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I do like ‘to ring the changes’ when it comes to our meals and therefore I find it a little bit difficult to talk about my favourite choice for a good Indian breakfast – after all I do like nearly all varieties of dhals, potato curry, Idlies with chutney and sambar, masala dosa etc etc and of course then there is UPPUMA – made from Wheat rava (semolina) with a few items added to suit our own personal taste bud. There are of course once again numerous slight variations on the same theme – but what I present to you today is, as usual, what we would serve you if you happened to join our breakfast table.

All measurements given are for 2 portions.

I like to buy pre-roasted Rava (Semolina) – so no need to fry this in your own kitchen any longer.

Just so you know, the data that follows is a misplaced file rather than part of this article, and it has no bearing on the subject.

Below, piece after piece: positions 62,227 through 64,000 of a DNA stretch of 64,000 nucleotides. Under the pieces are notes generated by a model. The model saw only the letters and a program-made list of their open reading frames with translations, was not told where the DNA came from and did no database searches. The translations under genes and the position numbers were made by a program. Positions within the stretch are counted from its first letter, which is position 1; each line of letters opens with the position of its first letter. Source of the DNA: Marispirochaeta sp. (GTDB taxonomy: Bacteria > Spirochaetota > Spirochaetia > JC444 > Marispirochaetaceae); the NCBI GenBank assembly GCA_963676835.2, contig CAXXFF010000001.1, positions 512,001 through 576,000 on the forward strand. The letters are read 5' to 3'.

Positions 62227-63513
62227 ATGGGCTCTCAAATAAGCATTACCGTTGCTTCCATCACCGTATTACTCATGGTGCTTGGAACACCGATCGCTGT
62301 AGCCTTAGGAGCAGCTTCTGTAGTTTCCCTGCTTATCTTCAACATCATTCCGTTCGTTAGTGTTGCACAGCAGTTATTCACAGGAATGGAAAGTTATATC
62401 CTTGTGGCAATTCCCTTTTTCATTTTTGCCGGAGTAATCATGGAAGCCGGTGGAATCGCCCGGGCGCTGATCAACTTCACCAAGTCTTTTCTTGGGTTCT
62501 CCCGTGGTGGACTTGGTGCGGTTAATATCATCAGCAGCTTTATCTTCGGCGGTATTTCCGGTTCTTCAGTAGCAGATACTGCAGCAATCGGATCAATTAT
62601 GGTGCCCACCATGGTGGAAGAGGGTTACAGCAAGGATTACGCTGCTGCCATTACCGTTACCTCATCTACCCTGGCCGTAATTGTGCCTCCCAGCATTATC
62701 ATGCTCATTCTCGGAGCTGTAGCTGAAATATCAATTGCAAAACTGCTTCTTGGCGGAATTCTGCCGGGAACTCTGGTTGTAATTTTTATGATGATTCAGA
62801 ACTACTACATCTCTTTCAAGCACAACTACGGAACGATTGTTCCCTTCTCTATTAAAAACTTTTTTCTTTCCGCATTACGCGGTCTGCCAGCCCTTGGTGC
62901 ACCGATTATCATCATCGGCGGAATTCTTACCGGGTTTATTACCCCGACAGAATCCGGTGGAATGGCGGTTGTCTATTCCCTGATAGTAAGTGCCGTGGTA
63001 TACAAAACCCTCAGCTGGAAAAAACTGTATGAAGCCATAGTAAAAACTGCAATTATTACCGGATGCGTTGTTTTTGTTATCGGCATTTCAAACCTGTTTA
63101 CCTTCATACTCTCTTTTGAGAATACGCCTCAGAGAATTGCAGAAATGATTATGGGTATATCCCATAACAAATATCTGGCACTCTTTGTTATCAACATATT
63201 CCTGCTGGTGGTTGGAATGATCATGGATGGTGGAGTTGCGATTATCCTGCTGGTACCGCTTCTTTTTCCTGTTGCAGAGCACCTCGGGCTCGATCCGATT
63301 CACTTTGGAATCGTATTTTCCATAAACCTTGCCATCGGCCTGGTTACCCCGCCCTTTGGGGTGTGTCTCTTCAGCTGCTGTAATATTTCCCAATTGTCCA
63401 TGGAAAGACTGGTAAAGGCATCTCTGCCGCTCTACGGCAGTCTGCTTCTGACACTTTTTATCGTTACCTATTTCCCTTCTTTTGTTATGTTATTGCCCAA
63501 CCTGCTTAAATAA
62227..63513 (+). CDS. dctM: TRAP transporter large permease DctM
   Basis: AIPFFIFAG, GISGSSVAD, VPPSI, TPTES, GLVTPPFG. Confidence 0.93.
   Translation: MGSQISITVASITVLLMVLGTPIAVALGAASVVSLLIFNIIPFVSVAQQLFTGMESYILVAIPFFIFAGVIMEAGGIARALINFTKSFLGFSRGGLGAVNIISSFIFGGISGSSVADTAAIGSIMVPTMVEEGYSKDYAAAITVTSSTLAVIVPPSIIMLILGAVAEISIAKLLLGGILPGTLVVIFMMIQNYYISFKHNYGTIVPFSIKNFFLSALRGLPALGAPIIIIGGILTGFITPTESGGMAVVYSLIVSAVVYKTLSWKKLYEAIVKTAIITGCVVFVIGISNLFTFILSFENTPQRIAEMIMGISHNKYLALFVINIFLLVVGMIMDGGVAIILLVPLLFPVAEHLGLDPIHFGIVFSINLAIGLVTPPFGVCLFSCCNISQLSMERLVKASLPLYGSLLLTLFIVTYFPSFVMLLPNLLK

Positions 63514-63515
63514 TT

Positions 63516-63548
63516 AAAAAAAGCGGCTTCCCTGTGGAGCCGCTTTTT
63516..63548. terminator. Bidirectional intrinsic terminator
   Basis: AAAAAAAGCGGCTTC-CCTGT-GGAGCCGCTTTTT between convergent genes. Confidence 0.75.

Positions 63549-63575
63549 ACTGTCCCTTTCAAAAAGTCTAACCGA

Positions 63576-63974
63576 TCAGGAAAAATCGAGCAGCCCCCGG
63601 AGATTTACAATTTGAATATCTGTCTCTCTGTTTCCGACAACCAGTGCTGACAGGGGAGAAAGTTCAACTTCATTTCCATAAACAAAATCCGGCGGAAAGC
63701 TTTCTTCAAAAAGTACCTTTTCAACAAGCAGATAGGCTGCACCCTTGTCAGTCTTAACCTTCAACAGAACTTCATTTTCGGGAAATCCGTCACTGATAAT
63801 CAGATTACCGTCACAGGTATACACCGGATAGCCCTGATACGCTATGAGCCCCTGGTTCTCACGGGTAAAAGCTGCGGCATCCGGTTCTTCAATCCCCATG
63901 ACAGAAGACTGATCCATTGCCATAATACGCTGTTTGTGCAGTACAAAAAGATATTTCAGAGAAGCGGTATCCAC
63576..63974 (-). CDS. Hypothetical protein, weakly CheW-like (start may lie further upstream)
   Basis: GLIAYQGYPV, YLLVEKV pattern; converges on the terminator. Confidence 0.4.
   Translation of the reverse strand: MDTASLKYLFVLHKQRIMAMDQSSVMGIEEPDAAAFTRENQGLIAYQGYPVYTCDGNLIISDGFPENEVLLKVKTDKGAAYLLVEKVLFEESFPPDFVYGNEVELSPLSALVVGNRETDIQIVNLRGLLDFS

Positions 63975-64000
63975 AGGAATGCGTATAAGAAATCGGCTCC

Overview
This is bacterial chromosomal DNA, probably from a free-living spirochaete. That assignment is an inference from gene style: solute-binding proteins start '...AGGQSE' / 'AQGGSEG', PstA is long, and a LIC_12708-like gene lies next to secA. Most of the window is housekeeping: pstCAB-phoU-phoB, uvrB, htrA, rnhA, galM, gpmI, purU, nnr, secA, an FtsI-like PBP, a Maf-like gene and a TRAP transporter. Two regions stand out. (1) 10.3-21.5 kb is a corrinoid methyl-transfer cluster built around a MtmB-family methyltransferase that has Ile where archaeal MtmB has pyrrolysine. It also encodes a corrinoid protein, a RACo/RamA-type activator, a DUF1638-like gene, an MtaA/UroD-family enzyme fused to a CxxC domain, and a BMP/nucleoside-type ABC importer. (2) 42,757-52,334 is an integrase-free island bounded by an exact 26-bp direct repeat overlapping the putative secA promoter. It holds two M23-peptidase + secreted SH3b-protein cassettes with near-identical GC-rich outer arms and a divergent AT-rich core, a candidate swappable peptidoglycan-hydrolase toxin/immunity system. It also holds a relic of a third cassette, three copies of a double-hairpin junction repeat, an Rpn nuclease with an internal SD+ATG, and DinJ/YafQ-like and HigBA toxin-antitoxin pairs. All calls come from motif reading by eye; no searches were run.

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1 x cup pre-roasted Rava (semolina)
½ x cup of Ullis (shallots) – sliced
2 x long green chillies, cut into 2-3 pieces, seeds not removed!
4 x cloves of garlic, sliced
1 x Tbsp Cashewnuts (or shelled Almonds)
1 x Tbsp Kismis (Raisins)

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½ x tsp of black mustard seeds
½ x tsp of black pepper
½ x Tbsp of Uppu (Salt) (you may want to adjust this)
2 x sprigs of Curry leaves
1 x Tbsp of vegetable oil
2 x cups of water (boiled)

Method: